The trial of two former British soldiers accused of murdering an IRA commander almost 50 years ago has collapsed.
The case against the two veterans, identified only as A and C, fell apart when evidence deemed central to the prosecution was ruled inadmissible.
Joe McCann, 24, was unarmed when soldiers opened fire on him in Joy Street in 1972, as he ran from them in a bid to evade capture.
Mr Justice O’Hara ruled on Friday that statements given by the ex-soldiers, who are now in their 70s, could not be admitted.
This material was the only evidence before the court that could be used to prove the soldiers fired at Mr McCann.
Prosecutors confirmed today they were unable to put further evidence forward, meaning the case could not proceed and the defendants would be aquitted.
Mr Justice O’Hara said: ‘In the circumstances Mr A and C I formally find you not guilty of the charge of murder.’
It was the first trial in several years that involved charges against former military personnel who served in the Northern Ireland conflict.
An earlier hearing heard that the evidence implicating the defendants came from two sources – statements they made to the Royal Military Police in 1972 and statements and interview answers they gave to a police legacy unit, the Historical Enquiries Team (HET), in 2010.
The Public Prosecution Service (PPS) accepted that the soldiers’ 1972 statements would be inadmissible in isolation due to a series of deficiencies in how they were taken.
This included the fact the soldiers were ordered to make them, they were not conducted under caution, there was no access to legal representation and the army’s policy of not asking soldiers to provide an explanation or rationale for their actions.
However, prosecutors argued that the information in the 1972 statements became admissible because they were adopted and accepted by the defendants during their engagement with the HET in March 2010.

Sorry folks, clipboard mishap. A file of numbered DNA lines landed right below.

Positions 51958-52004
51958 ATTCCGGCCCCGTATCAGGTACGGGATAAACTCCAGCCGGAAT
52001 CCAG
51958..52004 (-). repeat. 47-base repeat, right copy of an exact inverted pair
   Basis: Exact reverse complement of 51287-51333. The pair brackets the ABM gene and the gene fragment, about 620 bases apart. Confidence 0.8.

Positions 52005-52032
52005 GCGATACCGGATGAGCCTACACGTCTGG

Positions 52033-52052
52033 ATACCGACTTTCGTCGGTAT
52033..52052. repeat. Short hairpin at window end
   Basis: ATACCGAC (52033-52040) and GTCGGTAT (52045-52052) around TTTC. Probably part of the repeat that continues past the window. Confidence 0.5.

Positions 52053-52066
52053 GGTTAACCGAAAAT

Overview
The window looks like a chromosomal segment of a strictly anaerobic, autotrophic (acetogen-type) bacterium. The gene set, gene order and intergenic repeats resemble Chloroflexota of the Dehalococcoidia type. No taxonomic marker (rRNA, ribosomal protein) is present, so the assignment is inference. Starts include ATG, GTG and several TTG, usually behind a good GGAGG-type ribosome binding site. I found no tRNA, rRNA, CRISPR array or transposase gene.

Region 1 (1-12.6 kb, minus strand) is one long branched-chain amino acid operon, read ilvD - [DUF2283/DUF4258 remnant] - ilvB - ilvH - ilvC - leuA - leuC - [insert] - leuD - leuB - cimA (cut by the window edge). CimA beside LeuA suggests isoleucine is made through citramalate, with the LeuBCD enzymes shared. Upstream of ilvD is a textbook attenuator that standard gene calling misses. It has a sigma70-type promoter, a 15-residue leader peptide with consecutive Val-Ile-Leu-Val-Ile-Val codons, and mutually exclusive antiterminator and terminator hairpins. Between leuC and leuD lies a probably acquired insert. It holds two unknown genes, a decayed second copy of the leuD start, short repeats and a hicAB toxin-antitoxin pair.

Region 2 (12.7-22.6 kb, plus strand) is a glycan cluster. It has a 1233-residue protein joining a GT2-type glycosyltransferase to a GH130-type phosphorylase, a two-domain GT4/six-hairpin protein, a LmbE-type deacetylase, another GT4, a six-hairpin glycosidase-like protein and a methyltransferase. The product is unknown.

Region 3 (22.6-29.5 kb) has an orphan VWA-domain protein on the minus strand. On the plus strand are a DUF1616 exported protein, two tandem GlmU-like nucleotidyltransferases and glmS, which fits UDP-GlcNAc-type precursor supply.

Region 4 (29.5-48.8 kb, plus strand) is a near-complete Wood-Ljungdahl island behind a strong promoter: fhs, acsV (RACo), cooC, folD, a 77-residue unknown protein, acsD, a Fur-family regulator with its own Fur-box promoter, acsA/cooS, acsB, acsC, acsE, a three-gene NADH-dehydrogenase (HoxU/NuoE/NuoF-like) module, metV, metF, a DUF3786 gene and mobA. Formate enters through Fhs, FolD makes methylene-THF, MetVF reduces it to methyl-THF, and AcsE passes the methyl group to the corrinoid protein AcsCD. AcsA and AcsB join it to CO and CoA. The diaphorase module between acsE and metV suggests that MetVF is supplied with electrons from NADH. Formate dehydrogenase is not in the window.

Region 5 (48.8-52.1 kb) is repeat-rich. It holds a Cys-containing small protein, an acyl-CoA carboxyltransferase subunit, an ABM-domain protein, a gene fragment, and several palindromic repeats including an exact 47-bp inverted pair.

In his ruling last Friday, Mr Justice O’Hara agreed with the defence contention that none of the evidence should be admitted to the trial. He said it was not legitimate to put the 1972 evidence before the court ‘dressed up and freshened up with a new 2010 cover’.
The judge questioned why the re-examination of the case by the HET did not prompt a fresh investigation by the Police Service of Northern Ireland, with the veterans interviewed under caution for the specific offence of murder.
He suggested that course of action might have made a prosecution more sustainable.
The prosecution was taken after Northern Ireland’s Attorney General referred the case to the Director of Public Prosecutions in 2014 after receiving the findings of the HET report.
A picture of McCann wielding a gun on a Belfast street is one of the most iconic images of the Northern Ireland troubles.
Belfast Crown Court heard the prominent member of the old Official IRA had been responsible for the deaths of 15 British soldiers in Northern Ireland.
His family, who waited nearly 49 years for their day in court only to see the trial collapse in a week, have said they will apply to the Attorney General to open an inquest into his killing.
Speaking outside the court, the McCann family’s lawyer Niall Murphy said: ‘This ruling does not acquit the state of murder. This ruling does not mean that Joe McCann was not murdered by the British Army.
‘This trial has heard very clear evidence that Joe McCann was murdered by the British Army. He was shot in the back whilst unarmed from a distance of 40m posing no threat. It was easier to arrest him than to murder him.
‘He was murdered because the British Army operated with impunity for their crimes.’
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